Perth Institute of Contemporary Arts
Located in the Perth Cultural Centre, the Perth Institute of Contemporary Arts (PICA) provides both contemporary art exhibitions and performances in a large heritage building (formerly Perth Boys School), in close proximity to the State gallery, museum and library.
Entry to the gallery is free, with the visual arts program changing monthly. The gallery aims to highlight Western Australia's best contemporary artists, in context with national and international touring exhibitions.
The performance program varies from experimental music, to theatre, to contemporary dance.
The Fuel Cafe at PICA provides snacks, a licensed bar and a place to relax and unwind within the Cultural Centre with contemporary and 'funky' music. The gallery is open from Tuesday to Sunday, from 11.00am to 7.00pm with Fuel trading until late. Entry is free.
The Art Gallery offers "exciting encounters with the art of Western Australia, Australian Indigenous art and the art of the world" (quote from their website).
The house hosts an impressive collection of indigenous art. I do not know enough about the art of Australia's aborigines to really appreciate the quality but the collection seems to be at highest level. All I could do was watch and marvel - the works are unusual to the eyes of a western art historian but definitely fascinating.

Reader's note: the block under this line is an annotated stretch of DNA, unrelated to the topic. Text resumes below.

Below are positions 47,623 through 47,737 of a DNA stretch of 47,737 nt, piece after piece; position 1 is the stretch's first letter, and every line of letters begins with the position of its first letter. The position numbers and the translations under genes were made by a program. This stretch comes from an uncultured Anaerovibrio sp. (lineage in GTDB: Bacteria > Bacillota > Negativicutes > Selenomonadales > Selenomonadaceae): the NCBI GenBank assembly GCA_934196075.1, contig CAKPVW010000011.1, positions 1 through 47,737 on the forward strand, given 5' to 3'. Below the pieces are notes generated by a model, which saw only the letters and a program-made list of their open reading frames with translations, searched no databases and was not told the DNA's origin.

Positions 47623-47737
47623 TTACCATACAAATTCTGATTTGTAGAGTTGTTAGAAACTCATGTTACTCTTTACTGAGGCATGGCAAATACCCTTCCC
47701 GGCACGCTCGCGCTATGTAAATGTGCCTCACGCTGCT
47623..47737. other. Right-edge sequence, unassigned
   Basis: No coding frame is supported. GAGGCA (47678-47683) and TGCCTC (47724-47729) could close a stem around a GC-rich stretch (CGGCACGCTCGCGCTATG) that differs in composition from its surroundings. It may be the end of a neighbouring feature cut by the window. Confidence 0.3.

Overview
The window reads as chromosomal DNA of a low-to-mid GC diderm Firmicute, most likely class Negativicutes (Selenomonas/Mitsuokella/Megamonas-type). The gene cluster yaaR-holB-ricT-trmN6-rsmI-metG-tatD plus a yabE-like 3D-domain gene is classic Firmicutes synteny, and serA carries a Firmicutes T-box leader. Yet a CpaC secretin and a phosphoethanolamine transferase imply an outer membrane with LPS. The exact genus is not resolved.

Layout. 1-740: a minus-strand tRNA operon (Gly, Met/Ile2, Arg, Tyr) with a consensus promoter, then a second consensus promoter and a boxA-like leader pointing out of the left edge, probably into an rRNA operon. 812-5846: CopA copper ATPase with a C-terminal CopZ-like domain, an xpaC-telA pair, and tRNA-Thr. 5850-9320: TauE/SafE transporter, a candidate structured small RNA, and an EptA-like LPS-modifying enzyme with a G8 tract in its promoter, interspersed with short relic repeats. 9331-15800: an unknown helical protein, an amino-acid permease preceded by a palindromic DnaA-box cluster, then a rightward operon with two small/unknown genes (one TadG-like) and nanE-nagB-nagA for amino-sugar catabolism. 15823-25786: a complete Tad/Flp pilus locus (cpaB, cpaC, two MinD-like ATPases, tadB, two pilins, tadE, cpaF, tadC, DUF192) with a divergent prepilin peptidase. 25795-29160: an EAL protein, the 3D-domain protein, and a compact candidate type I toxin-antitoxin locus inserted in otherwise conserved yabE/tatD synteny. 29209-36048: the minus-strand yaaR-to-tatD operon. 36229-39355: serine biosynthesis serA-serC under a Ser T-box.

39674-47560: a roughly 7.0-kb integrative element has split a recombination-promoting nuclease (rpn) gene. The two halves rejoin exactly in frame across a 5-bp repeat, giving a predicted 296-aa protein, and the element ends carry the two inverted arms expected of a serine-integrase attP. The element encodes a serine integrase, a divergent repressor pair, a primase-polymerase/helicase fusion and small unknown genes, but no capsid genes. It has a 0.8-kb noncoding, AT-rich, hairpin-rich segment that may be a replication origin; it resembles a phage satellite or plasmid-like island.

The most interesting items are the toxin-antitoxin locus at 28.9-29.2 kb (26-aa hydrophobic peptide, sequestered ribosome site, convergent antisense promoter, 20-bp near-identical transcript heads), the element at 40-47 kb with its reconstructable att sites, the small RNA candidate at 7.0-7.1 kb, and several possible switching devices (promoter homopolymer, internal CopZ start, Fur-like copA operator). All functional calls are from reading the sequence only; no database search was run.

Large parts of the gallery are used for temporary exhibitions of contemporary art, often two or three at the same time. Check on the website what is on, or let yourself be surprised. I got to see an exhibition of art works done by 12th grade high school students which was surprisingly good.
Western Australia Museum consists of several departments that present history, culture, flora and fauna of Perth and Western Australia.
Old Gaol: The restored building contains an exhibition on life in 19th century Perth, furniture and household items, a blacksmith's shop, a pharmacy, technical devices like grammophones and telephones, and children's clothes and toys.
Natural history and science: A traditional natural history museum showing birds, mammals, butterflies, maritime gallery - mostly dead stuffed animals and preparates. Not my favourite part.
Discovery centre for adults and children: interactive exhibition on nature with materials to touch, drawers to open, and a lot of discoveries to be made.
West Australia - Land and People exhibition in the old library wing, left of the main entrance.
This exhibition is excellent and absolutely worth visiting. The best the museum has to offer.
The presentation begins with the creation of the world a) according to the local aboriginal myth and b) according to modern science, both presented as equals. The era of the dinosaurs. the arrival and life of the aborigines. White settlement and colonization, including both the life of the early settlers and the consequences for the native population, are explained from individual persons and their fates, proved by historical sources. Cultural differences are shown from the perspectives of both winners and losers.